This OR to ICU conversion was a very rapid process. Dr. Peters explained that they were racing to get ICU beds open, and on the fifth day after initiating this project, they opened the first OR ICU. They opened a total of 34 OR ICU beds, and expanded the same process across several of the recovery rooms as well, opening up 60 new ICU beds at Cornell alone and replicating this process at Columbia and a number of other hospitals across our system.

Figure 2 outlines the new equipment, capabilities and teams needed to implement the OR to ICU conversion. It highlights some of the new capabilities that we built into these ORs, including the negative pressure system, an intercom system, and central monitoring systems that they don’t normally have, as well as a hugely cooperative, multidisciplinary effort needed to make this happen. It was not any single team that drove them forward, but a real group effort.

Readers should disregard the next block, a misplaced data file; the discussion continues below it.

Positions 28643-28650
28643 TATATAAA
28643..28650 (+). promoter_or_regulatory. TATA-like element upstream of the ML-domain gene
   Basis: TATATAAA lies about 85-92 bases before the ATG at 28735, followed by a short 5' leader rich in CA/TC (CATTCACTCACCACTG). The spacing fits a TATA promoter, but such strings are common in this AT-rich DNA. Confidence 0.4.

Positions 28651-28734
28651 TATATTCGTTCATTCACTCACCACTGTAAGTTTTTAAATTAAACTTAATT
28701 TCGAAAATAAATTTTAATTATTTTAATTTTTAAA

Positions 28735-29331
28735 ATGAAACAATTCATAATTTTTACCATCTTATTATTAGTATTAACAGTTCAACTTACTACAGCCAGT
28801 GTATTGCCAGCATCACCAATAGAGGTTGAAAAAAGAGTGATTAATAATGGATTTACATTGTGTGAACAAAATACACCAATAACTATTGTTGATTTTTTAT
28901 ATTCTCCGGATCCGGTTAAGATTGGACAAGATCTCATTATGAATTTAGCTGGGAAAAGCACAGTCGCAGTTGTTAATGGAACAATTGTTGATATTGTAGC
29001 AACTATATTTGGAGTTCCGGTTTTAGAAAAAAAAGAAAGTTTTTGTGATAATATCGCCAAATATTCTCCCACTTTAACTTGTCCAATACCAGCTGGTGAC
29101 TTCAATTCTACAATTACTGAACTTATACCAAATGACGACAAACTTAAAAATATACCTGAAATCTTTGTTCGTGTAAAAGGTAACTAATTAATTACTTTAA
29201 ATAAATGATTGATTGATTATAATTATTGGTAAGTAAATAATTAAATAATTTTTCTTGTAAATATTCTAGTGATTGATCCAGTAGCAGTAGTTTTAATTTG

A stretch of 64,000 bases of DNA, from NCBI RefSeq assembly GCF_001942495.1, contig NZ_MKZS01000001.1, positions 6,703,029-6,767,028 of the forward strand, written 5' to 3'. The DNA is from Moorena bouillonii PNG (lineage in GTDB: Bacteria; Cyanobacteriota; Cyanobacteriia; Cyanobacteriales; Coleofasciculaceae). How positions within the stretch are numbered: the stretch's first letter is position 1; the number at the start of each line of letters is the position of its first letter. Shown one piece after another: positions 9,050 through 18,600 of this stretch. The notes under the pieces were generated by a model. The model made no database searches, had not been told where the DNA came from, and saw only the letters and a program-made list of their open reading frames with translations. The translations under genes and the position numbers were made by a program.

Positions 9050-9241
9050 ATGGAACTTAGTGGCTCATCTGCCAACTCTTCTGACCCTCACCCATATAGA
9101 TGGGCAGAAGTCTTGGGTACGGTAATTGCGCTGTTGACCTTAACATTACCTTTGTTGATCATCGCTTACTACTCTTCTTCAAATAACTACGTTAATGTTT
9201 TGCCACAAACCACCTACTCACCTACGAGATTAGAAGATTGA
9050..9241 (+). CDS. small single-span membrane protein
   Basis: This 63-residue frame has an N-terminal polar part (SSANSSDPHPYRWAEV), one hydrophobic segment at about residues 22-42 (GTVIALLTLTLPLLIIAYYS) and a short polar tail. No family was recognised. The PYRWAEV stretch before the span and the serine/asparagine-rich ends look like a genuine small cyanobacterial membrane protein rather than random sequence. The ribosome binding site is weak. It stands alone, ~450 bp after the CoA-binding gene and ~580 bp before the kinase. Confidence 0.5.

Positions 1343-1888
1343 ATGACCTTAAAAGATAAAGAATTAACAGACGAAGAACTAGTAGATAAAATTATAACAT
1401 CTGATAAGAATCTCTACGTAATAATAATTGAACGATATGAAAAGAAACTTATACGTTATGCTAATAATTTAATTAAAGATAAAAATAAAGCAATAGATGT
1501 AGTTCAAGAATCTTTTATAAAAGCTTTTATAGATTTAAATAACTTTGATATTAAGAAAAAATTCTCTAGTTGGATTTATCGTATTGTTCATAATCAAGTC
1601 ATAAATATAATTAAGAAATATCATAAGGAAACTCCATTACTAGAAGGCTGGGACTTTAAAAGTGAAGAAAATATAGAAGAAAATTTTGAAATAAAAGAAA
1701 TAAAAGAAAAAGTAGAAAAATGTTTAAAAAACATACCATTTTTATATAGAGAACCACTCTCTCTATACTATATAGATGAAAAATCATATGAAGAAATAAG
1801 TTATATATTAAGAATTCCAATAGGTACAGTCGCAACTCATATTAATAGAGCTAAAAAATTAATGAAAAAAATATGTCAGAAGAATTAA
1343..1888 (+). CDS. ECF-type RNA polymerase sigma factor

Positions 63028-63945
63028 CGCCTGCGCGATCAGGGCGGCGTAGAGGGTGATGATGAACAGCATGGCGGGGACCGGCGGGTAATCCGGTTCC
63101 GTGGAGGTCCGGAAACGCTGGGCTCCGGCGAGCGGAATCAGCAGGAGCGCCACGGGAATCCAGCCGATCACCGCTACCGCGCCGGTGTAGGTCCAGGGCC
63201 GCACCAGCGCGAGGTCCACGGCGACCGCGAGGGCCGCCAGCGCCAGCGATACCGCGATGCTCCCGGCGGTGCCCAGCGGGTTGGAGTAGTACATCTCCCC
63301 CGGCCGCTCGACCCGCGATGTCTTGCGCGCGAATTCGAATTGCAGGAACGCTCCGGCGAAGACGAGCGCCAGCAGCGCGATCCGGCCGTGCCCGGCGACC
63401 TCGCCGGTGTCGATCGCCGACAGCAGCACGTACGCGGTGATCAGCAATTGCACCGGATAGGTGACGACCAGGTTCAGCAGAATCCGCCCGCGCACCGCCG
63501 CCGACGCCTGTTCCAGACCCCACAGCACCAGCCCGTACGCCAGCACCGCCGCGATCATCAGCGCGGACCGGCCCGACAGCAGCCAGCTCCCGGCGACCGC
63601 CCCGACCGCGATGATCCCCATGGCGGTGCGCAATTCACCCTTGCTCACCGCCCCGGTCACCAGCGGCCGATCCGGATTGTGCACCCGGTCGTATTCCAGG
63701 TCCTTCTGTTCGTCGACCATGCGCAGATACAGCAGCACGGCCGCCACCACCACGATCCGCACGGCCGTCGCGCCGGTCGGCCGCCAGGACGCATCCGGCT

Fig. 2
figure2

Equipment, capabilities, and teams for OR to ICU conversion

Dr. Peters outlined three takeaways from this rapid process: First, this is possible in ORs. You can surge ICU capacity across many different places using this framework. Second, staffing was absolutely critical and the rate limiting step. Staffing shortages initially prevented the institution from opening up some the OR ICUs when they were ready. Finally, it takes a hugely multi-disciplinary team to make this happen. But it is possible, and it helped to meet the surge in New York.

COVID-19 response and outcomes in London – Vatshalan Santhirapala, MBBS

St. Thomas is fortunate to be located just across the road from House of Parliament and Big Ben and adjacent to the River Thames. It is as central as you can get for hospitals, and it also had the highest burden of COVID patients in the whole of the UK, and had 1500 PCR positive patients, with over 300 ICU admissions and a surge capacity of 188 critical care beds from a normal baseline of 50. Following a request by the NHS England, they expanded up to 300 beds, but the surge diminished quite quickly, possibly due to the lock down.